Heart disease is a serious health problem for African American/Black communities. Some people believe that a heart attack or stroke happens suddenly when a person is suddenly scared, upset, or angered. But the truth is that heart disease builds up over many years and often starts at a young age. There are many risk factors for heart disease:
  • High Blood Pressure (hypertension): High blood pressure increases the heart's workload, causing the arteries to thicken and become stiffer.
  • Tobacco Smoke: Smokers' risk of developing coronary heart disease is 2-4 times that of nonsmokers.
  • High Cholesterol: As LDL (‘bad cholesterol’) rises, so does risk of coronary heart disease.
  • Physical Inactivity: An inactive lifestyle is a risk factor for coronary heart disease. 
  • Obesity and Overweight: People who have excess body fat — especially at the waist — are more likely to develop heart disease and stroke.
  • Diabetes increases your risk of developing cardiovascular disease.
When your blood pressure is high, your heart must work harder. While no one is sure why,African Americans/Black people have one of the highest blood pressure rates in the world (43.0% of African American/Black men and 45.7% of AfricanAmerican/Black women have high blood pressure).

A blood pressure screening is an important way to care for your family’s heart health. 
Heart Disease Facts. Center for Disease Control and Prevention
High Blood Pressure Facts. Center for Disease Control and Prevention. November 30, 2016. 
National Urban League, Project Wellness, Chronic Health Diseases in the African American Community
Get your blood pressure checked each year or as your doctor suggests and recheck high readings at home with a blood pressure monitor. Know your numbers. (Reference: US Preventive Services Task Force)
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  • "I don't have a doctor."

    Here are some online tools to help you find a doctor or nurse in your community: (i) National Medical Association (NMA) Physician Locator. The NMA represents African American/Black doctors and can help you find an African American/Black doctor in your area. (ii) HRSA Health Centers. Contact HRSA to make an appointment or get a blood pressure screening (877-464-4772). HRSA provides care even if you have no health insurance. Open weekdays 8am to8pm Eastern Time (except federal holidays). Visit your insurance plan’s website to find a doctor in your area. Most health insurance providers have a “Find a Doctor” feature on their websites.
  • "I don't have time to get screened."

    Luckily, a blood pressure screening doesn’t take long. Many local drug stores offer screenings in their pharmacy section, including WalgreensCVS, and Kroger’s. So, the next time you’re at the drugstore, stop by the pharmacy and see if they’ll check your blood pressure.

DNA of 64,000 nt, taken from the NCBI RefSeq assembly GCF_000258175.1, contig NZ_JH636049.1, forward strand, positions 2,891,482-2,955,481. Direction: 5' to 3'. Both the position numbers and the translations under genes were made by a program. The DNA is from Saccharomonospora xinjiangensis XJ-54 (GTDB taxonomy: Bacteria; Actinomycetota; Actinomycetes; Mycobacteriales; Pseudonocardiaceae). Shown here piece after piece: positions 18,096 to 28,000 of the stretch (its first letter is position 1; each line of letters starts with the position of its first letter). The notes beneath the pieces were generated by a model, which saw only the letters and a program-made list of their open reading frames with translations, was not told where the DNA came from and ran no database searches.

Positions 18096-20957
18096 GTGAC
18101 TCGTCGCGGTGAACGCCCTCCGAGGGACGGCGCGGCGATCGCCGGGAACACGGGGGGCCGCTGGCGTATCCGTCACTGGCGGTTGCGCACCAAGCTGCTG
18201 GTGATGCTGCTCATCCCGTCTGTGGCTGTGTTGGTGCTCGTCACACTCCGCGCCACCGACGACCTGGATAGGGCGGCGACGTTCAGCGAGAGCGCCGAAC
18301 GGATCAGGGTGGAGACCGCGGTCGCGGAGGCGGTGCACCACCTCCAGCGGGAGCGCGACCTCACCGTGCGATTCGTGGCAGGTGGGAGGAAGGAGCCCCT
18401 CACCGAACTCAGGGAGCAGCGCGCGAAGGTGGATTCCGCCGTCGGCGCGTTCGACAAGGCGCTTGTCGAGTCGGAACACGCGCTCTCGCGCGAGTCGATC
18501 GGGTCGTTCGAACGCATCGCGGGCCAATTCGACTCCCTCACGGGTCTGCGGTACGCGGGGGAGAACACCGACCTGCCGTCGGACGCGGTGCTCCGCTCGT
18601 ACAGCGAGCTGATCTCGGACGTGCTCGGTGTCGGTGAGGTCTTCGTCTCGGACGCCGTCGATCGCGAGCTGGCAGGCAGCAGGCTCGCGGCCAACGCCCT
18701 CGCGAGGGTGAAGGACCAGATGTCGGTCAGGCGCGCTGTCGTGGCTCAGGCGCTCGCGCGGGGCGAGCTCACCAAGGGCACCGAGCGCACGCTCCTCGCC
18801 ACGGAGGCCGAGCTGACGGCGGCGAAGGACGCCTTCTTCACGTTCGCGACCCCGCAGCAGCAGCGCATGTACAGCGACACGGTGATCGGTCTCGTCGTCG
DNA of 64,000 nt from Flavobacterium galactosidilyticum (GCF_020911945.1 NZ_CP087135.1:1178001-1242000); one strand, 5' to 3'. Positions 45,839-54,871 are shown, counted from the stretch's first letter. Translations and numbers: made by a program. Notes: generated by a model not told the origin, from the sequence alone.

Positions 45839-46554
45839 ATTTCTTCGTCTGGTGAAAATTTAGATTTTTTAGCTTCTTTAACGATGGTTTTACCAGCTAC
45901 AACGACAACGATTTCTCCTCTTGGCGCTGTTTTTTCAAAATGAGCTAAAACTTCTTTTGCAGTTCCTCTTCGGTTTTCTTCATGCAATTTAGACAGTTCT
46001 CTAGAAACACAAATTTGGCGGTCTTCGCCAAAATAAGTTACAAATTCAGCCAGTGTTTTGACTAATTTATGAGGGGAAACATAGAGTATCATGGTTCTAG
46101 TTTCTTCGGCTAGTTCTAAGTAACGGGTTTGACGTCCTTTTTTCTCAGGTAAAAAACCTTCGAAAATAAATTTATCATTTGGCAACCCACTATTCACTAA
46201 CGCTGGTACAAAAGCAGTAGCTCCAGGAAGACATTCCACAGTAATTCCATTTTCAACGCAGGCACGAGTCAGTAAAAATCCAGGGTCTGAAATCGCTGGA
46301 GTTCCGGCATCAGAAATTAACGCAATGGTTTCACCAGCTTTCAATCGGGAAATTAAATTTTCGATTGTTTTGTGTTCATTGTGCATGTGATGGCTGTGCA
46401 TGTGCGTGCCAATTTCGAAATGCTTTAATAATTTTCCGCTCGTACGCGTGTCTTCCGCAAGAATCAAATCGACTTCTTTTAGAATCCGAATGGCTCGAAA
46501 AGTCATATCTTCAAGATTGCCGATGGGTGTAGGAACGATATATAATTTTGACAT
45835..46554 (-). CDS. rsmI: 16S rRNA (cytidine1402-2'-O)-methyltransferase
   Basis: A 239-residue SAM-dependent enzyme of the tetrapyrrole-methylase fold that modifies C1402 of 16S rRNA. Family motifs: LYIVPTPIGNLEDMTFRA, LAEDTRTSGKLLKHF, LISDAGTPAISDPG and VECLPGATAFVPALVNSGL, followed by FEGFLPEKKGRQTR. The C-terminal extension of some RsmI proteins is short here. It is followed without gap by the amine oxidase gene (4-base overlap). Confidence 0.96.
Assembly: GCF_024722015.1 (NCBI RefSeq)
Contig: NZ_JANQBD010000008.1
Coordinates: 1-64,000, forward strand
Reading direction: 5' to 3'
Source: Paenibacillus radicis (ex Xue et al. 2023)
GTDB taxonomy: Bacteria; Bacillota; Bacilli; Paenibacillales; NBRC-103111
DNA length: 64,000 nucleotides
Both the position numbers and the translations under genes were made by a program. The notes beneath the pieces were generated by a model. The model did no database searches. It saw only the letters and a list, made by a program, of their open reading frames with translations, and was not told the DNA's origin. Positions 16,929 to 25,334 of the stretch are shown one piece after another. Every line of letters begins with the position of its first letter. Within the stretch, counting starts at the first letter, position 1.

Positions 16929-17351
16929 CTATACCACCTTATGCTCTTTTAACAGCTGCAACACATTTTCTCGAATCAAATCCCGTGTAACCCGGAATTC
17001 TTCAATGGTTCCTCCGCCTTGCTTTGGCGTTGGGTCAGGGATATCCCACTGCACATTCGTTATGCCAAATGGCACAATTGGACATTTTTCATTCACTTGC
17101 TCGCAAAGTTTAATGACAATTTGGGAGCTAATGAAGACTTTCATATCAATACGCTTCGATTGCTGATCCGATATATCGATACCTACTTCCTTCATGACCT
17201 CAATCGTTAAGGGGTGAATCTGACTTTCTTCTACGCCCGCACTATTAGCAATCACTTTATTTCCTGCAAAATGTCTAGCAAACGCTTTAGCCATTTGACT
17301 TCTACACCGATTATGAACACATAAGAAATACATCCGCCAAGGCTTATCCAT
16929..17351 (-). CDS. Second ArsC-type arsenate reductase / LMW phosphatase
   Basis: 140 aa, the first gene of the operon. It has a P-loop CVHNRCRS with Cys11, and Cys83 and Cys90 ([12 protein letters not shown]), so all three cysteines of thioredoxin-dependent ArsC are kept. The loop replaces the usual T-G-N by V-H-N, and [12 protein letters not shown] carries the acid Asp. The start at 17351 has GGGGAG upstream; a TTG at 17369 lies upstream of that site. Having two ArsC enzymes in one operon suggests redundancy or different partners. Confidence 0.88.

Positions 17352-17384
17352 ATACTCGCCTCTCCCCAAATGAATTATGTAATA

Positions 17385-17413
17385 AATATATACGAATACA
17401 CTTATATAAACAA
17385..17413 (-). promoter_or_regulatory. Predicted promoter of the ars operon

• "I'm worried about what others might think."

    Chances are you’re not the only one in your family, circle of friends or community with high blood pressure (hypertension). But if you’re feeling alone, the American Heart Association has a Support Network to connect you with other people affected by heart disease. The American Heart Association offers a free magazine for heart patients and their families called HeartInsight.
  • "I don't know where to go to get screened."

    Your family doctor or nurse can provide blood pressure screenings. If you don’t have a doctor or don’t have time to get to a doctor’s appointment, many local drug stores offer screenings in their pharmacy section, including Walgreens, CVS, and Kroger’sHRSA HealthCenters can do blood pressurescreenings even if you have no health insurance. (877-464-4772) HRSA centersare open weekdays, 8am to 8pm Eastern Time (except federal holidays).
  • "I can't get to a screening appointment."

    Getting to your blood pressure screening can be hard, but don’t let this stop you. It’s important. If public transportation is not practical, mobile apps like Uber and Lyft may provide door-to-door service to and from your appointment for less than the cost of a taxi.Or ask a friend or family member for help! See if someone you know can give you a ride.
  • "I'm worried about the cost."

    Blood pressure tests are covered by insurance. Depending on your insurance, you may be able to have a doctor or nurse check your blood pressure for free. There are also pharmacies/drug stores, local health fairs and community events that often offer free blood pressure screenings. Search “upcoming health events” online. If your doctor recommends a prescription medicine to help lower your blood pressure and you are concerned about the cost, you may be able to find financial help at Partnership for Prescription Assistance (PPA) or Needy Meds.
  • "I'm scared it will hurt."

    The good news is that blood pressure screenings usually don’t hurt. If you are concerned about any pain during your screening, share your concerns and ask your provider before your visit what you can expect during the screening.
  • "I'm worried my doctor will find something."

    Heart disease happens over many years. When blood pressure stays high over time, it can damage the body and cause serious problems—even death. So, it’s better to know if you have high blood pressure as early as possible. To learn more, visit www.heart.org.
  • "I need help quitting smoking."

    Smoking cessation programs may be covered by your insurance. You can find many free smoking cessation and support resources on the weblike SmokeFree.gov orWebMD's Smoking Cessation Health Center.